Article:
A Grand Manor House dating back to the 18th Century
Field Place Manor House and Barns is a fine example of an 18th Century English Country House and has a unique and tranquil atmosphere, which has been created by generations of well known Worthing families.
Evidence of history and development can be seen in the present Manor House, which contains beautiful Jacobean oak paneling and carved fireplaces. The splendid carvings in the Oak Room, which is now used for meetings and corporate hire, depict the Cooke family, who lived in the house for over 300 years.
After the Cooke family the Westbrooke-Richardsons owned the house before passing it on to the Henty family during the mid to late 1700’s. The Hentys were a very successful farming family who used some of their wealth to upgrade the house into a fine Georgian residence; they are responsible for the present house frontage.
During the agricultural depression the Hentys’ revenue declined and Thomas Henty, the younger son of Sarah and Thomas, began to write from Field Place to his business contacts in Australia, to enquire about land and prospects there for his family. Eventually, after much planning, Thomas set sail in 1828 with his wife Frances Elizabeth, their children, George, James, Charles, Edward, Jane, William, John, Stephen and Francis. They took with them a flock of Merino sheep, agricultural equipment and staff.
On arrival in Australia the family found life very hard but eventually found success in banking, farming, politics and business. The youngest son of the family, Francis later built a house in 1876 called Field Place in Victoria which still stands today.
Towards the end of the 19th century, the house was occupied by Col E W Margerson who also owned Findon Place. In 1909 Alfred Bates purchased Field Place Manor House and spent £250,000 on renovations including the installation of an underground electrical supply. When Bates died in 1945 the Manor House was changed to the Manor Country Club. During the second World War the Manor House and surrounding area was used by the RAF to test early radar.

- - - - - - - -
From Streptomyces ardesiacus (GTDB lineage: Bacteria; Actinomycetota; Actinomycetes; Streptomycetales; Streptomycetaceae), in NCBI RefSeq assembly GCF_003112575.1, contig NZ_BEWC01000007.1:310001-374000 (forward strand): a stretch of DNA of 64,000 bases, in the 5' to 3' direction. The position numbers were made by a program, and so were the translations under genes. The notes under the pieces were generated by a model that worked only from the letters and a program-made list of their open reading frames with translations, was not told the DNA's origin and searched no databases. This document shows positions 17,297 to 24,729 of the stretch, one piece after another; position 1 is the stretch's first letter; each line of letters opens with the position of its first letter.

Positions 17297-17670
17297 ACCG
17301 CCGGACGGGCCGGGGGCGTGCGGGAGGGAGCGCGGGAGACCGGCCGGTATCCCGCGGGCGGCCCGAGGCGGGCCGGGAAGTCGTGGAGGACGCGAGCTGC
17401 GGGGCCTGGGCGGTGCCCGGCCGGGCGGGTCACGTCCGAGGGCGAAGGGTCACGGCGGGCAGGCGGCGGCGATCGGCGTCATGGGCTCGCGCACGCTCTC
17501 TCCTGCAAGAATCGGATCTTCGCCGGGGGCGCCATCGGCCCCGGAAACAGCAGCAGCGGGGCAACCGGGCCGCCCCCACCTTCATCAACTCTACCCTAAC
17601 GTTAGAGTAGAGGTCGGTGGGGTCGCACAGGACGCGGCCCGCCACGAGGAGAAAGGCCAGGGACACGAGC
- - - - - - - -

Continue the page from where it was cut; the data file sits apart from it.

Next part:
There has been much talk that there is still is a network of tunnels under Field Place. The Radar Reunion people would return each year after the war and chat about tunnels as long as six miles. Before D Day, the underground tunnels stored 500 Harley Davidsons before they were sent over to France. One report shows that a Mr John Hammersley had played in the tunnels as a boy in the 1950’s.
The tunnels entrance was unfortunately blocked, even to this day we are not sure the whereabouts of the main entrance. Records are protected by the 73 year secrecy rule.
The house then became Flamingo Country Club before the house was bought by Worthing Borough Council in 1956 for £17,500.
Improvements were made; the original flint barn dated 1773 was refurbished and was reopened in 1988 as an ideal venue for wedding receptions, seminars, plays and dances. The Manor House was then refurbished in 1989 and this revealed much of the original paneling and stone work.